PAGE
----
'Science' details an unconventional academic path
The article included the thoughts of two relatively new UC Cooperative Extension academics and outlined a new UC program to support graduate students interested in cooperative extension careers.
Distinct skills are needed to be an effective cooperative extension academic. The role requires the ability to know and understand how to work with and through people, how to bring about change in communities and how to engage buy-in at the grassroots level.
"You should have good listening skills," added Lenya Quinn-Davidson, UC Cooperative Extension area fire advisor based in Humboldt County.
Quinn-Davidson also said she likes the diversity of her job. “I can be out in the field and then do a radio interview, work on a grant application, or host an event, and I'm always building relationships," she said.
John Battles, forest ecology professor at UC Berkeley said Cooperative Extension can offer an alternative academic career track for many students, but they need a way to learn the skills needed for extension success.
“In extension, you must communicate science effectively to the general public, and you don't have a 50-minute lecture to do it. You need to know how to facilitate a productive discussion in a public meeting, how to run that meeting so that everyone is heard,” he said.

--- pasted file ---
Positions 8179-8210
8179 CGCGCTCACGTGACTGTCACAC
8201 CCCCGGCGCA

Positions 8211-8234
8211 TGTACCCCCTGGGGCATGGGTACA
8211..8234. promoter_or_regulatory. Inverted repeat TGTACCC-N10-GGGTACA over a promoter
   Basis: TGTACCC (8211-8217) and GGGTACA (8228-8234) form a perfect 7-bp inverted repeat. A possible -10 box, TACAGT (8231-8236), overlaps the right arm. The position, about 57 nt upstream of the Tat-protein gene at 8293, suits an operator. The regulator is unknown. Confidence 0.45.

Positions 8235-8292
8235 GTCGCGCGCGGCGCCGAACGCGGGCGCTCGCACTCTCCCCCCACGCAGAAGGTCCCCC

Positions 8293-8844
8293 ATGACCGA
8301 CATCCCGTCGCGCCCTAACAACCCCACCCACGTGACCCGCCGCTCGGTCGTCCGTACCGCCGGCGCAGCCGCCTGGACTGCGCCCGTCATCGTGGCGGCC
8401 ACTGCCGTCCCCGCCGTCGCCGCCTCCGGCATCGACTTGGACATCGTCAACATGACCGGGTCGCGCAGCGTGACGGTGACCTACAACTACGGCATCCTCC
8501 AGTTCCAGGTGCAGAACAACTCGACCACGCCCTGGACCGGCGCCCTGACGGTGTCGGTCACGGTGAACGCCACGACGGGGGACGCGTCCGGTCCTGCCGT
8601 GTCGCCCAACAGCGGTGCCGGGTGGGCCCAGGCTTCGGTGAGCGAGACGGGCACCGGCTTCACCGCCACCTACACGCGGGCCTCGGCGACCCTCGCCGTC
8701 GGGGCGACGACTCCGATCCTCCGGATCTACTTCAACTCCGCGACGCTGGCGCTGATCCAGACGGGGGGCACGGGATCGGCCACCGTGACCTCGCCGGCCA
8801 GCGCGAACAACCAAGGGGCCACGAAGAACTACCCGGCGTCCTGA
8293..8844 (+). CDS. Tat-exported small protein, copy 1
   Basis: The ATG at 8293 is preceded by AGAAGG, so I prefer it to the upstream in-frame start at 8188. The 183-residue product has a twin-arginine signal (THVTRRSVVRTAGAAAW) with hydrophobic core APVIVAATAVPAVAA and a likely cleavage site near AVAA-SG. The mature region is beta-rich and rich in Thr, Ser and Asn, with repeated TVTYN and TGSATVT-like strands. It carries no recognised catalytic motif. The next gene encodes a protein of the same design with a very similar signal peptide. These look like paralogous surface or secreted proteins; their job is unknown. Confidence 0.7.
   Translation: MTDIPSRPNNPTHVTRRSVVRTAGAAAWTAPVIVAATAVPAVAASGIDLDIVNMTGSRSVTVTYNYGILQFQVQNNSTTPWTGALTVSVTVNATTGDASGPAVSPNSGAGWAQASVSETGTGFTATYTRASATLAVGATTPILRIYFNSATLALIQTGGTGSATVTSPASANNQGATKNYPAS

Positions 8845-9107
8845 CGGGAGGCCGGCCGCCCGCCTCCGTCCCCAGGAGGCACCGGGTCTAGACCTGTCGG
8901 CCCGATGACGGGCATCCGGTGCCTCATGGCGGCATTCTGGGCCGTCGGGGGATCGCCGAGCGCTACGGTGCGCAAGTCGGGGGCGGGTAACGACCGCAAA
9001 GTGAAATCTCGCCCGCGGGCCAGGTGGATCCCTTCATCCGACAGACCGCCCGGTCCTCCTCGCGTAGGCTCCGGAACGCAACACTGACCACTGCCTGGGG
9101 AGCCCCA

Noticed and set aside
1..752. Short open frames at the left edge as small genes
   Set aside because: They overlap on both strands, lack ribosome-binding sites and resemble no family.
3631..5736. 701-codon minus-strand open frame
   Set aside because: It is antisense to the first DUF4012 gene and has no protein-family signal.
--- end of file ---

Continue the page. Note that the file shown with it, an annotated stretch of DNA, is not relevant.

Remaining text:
To prepare students for extension jobs, UC Berkeley launched the Graduate Students in Extension program. The internship offers up to a year of funding for graduate students to conduct applied research projects and learn the principles of outreach.
Tapan Pathak, UC Cooperative Extension specialist in climate change adaptation in ag, also commented Tibbetts' article. He said extension specialists have the academic freedom to undertake research in their field as long as it addresses the needs of their clients.